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Why are climate models ‘too hot’?

Climate models are one of the most important tools in climatology: they allow projections of future warming scenarios, facilitating the identification and analysis of potential consequences of climate change. However, as highlighted BloombergOne thing that has caught scientists’ attention in recent years: A worrying number of models have projected scenarios of accelerating warming, outside the elastic limits of the “normal state” that we see in models in general.

An article published this week in temper nature He began to unravel the mystery. One conclusion is that recent advances in understanding the physics of clouds have had an unexpected side effect on warming projections for some climate models. This partly explains the “cattle explosion” observed in some projections showing scenarios of accelerating warming.

The problem is that these warmer climate models can generate distortions in the forecast, making more accurate analysis of warming scenarios difficult. No wonder the Intergovernmental Panel on Climate Change noted in its latest report that hot models cannot be taken in a similar way to other types of models – that is, differently than they used to be. work as usual In scientific research to date, not all models are equal to each other. So much so that, in the same report, hot models were given less emphasis and the IPCC added another layer of analysis to their findings.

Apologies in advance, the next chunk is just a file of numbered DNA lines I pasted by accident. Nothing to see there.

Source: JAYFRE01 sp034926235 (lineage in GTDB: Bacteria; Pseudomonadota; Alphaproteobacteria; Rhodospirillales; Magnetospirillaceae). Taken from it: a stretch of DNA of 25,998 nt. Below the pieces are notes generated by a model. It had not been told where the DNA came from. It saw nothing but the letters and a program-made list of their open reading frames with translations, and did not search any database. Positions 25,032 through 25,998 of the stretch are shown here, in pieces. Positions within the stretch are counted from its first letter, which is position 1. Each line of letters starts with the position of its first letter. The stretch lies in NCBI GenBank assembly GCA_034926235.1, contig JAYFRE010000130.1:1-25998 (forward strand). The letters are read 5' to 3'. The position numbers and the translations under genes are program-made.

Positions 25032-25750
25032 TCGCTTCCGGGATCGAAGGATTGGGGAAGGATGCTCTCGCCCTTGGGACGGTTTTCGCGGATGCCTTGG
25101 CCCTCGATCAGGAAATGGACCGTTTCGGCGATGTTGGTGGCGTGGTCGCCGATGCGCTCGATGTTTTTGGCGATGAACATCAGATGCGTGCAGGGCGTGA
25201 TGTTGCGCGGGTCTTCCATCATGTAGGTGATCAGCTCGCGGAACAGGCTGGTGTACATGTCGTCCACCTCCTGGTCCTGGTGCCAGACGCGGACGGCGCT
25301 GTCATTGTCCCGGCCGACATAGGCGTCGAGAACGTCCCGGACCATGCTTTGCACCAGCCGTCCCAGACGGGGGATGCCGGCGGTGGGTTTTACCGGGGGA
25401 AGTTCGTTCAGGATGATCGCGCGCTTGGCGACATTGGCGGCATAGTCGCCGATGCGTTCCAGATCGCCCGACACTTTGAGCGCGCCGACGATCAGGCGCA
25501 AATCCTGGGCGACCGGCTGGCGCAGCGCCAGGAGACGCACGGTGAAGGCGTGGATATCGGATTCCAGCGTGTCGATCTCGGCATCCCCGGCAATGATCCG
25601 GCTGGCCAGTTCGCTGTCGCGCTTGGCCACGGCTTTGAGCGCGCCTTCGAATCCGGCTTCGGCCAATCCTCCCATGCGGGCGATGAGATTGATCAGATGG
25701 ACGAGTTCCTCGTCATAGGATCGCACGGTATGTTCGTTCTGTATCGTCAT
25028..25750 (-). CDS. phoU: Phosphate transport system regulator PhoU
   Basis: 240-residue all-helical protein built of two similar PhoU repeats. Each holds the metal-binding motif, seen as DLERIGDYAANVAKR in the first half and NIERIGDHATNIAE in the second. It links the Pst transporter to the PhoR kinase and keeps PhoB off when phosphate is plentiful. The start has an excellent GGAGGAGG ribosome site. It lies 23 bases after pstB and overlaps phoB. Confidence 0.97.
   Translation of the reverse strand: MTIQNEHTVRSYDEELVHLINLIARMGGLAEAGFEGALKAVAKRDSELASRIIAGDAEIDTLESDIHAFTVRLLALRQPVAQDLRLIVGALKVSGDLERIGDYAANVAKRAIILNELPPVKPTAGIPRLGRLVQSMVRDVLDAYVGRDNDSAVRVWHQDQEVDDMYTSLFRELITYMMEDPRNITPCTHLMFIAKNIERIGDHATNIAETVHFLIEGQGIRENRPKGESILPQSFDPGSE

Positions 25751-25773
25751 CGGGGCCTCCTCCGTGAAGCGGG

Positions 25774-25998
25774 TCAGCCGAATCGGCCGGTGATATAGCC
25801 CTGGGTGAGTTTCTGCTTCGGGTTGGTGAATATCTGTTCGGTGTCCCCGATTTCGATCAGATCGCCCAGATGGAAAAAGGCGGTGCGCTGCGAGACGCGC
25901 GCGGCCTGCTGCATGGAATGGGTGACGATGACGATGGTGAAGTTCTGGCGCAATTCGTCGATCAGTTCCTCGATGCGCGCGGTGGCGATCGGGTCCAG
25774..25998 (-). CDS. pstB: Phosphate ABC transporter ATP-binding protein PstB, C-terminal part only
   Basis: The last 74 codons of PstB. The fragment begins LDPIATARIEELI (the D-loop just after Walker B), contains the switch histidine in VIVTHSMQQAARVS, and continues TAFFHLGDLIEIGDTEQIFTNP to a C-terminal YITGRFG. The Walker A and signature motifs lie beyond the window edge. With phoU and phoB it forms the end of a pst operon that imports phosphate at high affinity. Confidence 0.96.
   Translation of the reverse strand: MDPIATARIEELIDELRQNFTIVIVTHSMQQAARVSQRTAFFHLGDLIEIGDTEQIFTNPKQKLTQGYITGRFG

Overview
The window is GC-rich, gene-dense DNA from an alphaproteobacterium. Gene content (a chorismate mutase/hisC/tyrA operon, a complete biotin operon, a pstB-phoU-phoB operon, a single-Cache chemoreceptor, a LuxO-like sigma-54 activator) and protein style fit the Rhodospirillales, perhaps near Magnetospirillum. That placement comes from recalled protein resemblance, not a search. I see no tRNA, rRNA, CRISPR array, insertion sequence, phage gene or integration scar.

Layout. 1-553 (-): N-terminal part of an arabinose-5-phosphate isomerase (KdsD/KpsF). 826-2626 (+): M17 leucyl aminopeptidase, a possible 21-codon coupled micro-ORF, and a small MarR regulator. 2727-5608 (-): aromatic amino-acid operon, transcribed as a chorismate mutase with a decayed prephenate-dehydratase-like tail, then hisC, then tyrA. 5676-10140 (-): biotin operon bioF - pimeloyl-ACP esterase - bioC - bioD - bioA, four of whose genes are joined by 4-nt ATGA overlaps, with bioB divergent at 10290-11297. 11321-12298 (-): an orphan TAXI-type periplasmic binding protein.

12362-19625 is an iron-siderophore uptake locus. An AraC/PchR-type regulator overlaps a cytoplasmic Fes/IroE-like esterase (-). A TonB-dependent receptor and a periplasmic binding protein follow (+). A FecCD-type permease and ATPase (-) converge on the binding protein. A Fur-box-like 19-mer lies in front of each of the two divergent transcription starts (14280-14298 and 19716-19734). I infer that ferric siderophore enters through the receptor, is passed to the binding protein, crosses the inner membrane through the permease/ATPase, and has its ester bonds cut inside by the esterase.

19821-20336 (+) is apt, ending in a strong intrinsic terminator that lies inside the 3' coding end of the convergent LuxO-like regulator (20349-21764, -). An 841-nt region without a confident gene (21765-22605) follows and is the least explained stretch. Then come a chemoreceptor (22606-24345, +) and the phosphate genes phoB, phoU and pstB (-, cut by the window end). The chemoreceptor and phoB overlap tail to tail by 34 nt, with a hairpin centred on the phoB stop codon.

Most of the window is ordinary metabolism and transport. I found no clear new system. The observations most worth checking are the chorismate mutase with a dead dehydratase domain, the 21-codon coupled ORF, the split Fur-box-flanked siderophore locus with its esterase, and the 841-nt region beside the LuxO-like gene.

This is not an unjustified concern: one of the successes of climate science has been precisely the degree of reliability of projections that have been made in recent decades. “The last thing we want to do right now is tell everyone we’re going to see more warming than is likely,” noted Zeke Hausfather, one of the authors of the paper. One of the text’s recommendations for other scientists is to think about climate change less in terms of chronology (when a given warming occurs) and more in terms of levels of warming, allowing us to get around the uncertainties inherent in the study of climate.

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ClimaInfo, May 5, 2022.

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